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Kristan Porter is a commercial lobsterman from Cutler and is president of the Maine Lobstermen’s Association.

As a lifelong Maine lobsterman, I understand the inherent dangers of my job. I keep watch on the forecast knowing that sudden weather changes can make the difference between a successful day at work and putting my crew’s life at risk. These days, however, the hazard posed by Mother Nature does not compare with the perfect storm of regulations coming out of Washington that threaten my job, our way of life and may eventually sink a fishery that has supported communities and generations of families here in Maine.

In May, National Marine Fisheries Service released a nearly 1,000-page document outlining a 10-year plan that mandates a seemingly unreachable goal to reduce risk from our industry to the endangered North Atlantic right whale by 98 percent. This not only affects me, but nearly 10,000 other men and women who make their living hauling traps.

The fisheries service rolled out the first phase of this plan in August, requiring new gear modifications to add more traps to each buoy line while simultaneously making each line weaker. These measures reduce risk by removing a lot of rope from the ocean and help any entangled right whale to break free from the lines that remain, but they will most certainly make a lobsterman’s already dangerous job even more so.

Recently, a federal judge in Bangor temporarily delayed a seasonal closure of more than 950 square miles of prime lobstering ground off Maine. While we are relieved with this decision, the proposed closure reflects just one in a long line of decisions in the government’s plan that is supposed to protect right whales. The problem is this misguided plan takes aim at the wrong target and may destroy our industry while doing little to help protect the whale.

Those of us who make our living on the water need the Maine lobster industry to survive and thrive. Maine lobstermen committed, a long time ago, to practicing sustainability measures that not only protect the health of our lobster stock but the entire ocean ecosystem. That is why lobstermen are on the front lines of whale protection.

In Maine, we are proud of our high compliance in practicing all the whale protection measures asked of us. Maine lobstermen have made many changes in how we rig and fish our gear, including removing all floating line from the surface, incorporating “weak links” into buoy lines, deploying sinking groundlines and significantly reducing the number of vertical lines in the water column by adding more traps per end-line.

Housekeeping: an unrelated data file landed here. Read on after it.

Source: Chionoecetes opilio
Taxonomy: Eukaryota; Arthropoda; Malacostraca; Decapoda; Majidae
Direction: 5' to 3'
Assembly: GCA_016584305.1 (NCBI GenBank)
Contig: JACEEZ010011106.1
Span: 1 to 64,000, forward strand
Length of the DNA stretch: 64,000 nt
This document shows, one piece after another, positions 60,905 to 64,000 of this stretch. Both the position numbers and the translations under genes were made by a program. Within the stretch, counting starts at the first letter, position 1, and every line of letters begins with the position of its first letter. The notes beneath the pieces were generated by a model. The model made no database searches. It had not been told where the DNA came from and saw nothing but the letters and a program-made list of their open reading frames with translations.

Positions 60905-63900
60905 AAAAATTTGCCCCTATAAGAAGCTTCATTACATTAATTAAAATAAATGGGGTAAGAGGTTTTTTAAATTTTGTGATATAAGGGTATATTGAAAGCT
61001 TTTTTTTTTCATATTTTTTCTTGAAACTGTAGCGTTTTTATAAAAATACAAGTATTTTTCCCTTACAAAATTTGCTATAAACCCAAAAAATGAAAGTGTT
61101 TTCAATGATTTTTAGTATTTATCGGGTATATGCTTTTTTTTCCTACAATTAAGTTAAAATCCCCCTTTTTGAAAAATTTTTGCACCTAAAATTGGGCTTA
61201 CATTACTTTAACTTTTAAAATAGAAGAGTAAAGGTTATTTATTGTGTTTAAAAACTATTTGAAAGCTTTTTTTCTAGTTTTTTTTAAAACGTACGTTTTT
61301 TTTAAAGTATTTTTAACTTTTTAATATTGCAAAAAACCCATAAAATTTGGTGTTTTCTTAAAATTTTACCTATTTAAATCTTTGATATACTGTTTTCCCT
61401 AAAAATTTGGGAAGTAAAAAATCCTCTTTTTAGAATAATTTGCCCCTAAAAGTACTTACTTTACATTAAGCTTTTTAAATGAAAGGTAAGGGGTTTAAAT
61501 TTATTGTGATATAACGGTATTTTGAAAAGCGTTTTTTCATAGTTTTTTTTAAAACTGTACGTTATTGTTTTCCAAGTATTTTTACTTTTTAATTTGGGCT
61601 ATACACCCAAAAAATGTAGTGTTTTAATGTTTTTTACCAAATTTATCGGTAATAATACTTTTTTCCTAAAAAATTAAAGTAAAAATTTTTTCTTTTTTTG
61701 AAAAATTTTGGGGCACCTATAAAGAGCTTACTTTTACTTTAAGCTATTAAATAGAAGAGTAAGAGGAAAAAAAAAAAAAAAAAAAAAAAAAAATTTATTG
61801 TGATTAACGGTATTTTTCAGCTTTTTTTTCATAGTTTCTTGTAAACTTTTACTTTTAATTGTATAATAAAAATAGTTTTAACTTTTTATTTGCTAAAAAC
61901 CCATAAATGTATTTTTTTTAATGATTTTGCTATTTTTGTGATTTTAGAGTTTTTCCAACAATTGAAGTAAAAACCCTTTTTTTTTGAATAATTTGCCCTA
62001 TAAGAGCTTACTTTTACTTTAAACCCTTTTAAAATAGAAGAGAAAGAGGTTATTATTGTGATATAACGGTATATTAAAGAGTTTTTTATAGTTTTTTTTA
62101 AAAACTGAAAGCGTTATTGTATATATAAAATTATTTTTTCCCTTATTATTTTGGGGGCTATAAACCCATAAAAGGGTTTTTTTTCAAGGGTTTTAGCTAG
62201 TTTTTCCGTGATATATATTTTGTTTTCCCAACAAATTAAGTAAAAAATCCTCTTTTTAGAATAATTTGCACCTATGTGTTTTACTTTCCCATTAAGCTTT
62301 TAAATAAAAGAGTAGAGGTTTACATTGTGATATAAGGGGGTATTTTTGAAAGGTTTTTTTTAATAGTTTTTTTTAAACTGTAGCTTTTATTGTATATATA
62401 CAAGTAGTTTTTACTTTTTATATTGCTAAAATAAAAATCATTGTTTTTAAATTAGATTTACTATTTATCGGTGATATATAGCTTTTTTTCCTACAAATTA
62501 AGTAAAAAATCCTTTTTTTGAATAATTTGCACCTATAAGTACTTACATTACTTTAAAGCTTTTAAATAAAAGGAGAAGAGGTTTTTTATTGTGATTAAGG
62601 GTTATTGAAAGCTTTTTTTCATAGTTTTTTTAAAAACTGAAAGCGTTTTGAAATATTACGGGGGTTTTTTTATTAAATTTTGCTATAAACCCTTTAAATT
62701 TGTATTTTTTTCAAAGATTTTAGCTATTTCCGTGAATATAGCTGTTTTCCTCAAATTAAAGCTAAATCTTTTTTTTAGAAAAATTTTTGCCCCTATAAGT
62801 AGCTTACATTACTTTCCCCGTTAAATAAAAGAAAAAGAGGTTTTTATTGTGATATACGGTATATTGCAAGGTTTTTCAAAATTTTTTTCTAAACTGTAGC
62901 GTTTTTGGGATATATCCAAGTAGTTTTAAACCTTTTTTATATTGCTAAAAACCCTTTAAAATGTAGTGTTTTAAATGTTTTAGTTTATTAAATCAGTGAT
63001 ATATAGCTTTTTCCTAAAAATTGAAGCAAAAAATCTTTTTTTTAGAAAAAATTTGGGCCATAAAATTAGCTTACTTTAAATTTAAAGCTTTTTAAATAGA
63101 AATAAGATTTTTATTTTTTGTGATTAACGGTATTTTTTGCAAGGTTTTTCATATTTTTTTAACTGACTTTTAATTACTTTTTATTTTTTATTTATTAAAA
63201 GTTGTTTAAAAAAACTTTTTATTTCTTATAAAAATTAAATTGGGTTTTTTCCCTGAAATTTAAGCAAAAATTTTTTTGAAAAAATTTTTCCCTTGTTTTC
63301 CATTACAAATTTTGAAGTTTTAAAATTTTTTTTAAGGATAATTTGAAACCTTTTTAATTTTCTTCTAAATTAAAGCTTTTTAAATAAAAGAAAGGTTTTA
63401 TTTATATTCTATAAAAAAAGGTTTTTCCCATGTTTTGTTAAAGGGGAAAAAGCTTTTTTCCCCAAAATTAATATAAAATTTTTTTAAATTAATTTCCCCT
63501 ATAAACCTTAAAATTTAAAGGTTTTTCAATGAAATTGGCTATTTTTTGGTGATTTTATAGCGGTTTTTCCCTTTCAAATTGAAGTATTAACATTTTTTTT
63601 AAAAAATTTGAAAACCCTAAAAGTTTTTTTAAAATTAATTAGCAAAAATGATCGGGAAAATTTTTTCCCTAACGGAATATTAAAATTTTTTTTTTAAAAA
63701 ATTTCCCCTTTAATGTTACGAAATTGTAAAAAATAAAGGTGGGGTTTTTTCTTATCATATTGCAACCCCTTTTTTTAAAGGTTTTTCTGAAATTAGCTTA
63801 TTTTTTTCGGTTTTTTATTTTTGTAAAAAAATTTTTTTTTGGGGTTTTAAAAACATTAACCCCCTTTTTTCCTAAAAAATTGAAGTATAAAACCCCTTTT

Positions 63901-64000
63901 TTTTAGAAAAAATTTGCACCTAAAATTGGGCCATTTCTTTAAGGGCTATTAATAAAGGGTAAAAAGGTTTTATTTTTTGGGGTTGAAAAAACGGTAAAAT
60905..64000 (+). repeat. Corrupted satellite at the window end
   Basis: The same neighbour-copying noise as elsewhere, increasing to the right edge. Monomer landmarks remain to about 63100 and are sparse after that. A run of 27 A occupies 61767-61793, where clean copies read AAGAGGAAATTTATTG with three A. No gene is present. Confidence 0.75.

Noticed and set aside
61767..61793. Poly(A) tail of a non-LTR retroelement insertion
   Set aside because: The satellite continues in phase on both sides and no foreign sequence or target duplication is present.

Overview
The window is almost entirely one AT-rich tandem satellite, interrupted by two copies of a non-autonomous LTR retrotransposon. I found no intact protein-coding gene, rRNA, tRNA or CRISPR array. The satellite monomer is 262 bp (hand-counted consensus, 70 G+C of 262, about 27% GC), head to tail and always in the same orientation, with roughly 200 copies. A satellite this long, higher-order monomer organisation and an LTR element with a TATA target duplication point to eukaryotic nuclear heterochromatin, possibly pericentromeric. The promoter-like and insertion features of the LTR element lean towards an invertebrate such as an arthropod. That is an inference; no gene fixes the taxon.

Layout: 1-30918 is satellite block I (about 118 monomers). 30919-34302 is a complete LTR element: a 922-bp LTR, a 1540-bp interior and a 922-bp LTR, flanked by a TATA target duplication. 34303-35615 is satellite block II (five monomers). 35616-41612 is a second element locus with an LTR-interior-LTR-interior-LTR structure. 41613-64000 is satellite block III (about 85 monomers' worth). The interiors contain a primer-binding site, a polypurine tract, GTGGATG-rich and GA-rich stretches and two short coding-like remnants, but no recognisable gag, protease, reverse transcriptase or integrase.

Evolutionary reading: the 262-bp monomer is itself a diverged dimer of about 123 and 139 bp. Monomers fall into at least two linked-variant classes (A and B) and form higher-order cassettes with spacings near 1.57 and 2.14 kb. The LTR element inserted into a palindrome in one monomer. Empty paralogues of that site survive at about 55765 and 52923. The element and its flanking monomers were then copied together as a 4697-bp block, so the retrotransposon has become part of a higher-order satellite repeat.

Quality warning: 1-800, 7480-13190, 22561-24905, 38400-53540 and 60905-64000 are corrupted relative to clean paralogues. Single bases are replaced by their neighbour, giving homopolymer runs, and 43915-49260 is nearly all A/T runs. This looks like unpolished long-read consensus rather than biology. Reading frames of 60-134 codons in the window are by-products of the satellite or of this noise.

I believe we have been honest brokers and stepped up every time the federal government has required new whale conservation measures because we care deeply about the livelihood of our fishery and the whales. This time, as we again find ourselves in the sights of the federal government, we foresee a lose-lose for our fishery and the whales. So, we’re fighting back.

The Maine Lobstermen’s Association recently filed a federal lawsuit challenging the government’s flawed whale plan. We must hold the government accountable for failing to use the best scientific information and ignoring the positive impact of conservation measures adopted over the last two decades by Maine lobstermen. Our conservation measures are working.

There has never been a known right whale death or serious injury associated with Maine lobster gear. Never. There has not been a single known right whale entanglement with Maine lobster gear in almost two decades. Not one. Scientists have documented that right whales are rare off the coast of Maine and continue to shift even further away from where we fish.

Don’t get me wrong. I care about protecting right whales and I support making the ocean safer for them by taking responsibility for the risk our fishery poses. But the true threat to right whales doesn’t come from lobstermen. In a letter to the National Atmospheric and Oceanic Administration, Maine’s governor and congressional delegation note that while both fishing gear and ship strikes pose a threat to whales, “NOAA has not added new rules to reduce U.S. ship strikes since 2008.” Between 2017 and 2019, ship strikes accounted for seven of 18 dead whales found in Canada’s Gulf of St. Lawrence. Both the U.S. and Canada need to step up effort to reduce this threat to whales.

Maine lobstermen are willing to do what it takes to solve the problem — but we can’t do it alone, nor can we continue to shoulder a burden that is slowly drowning us.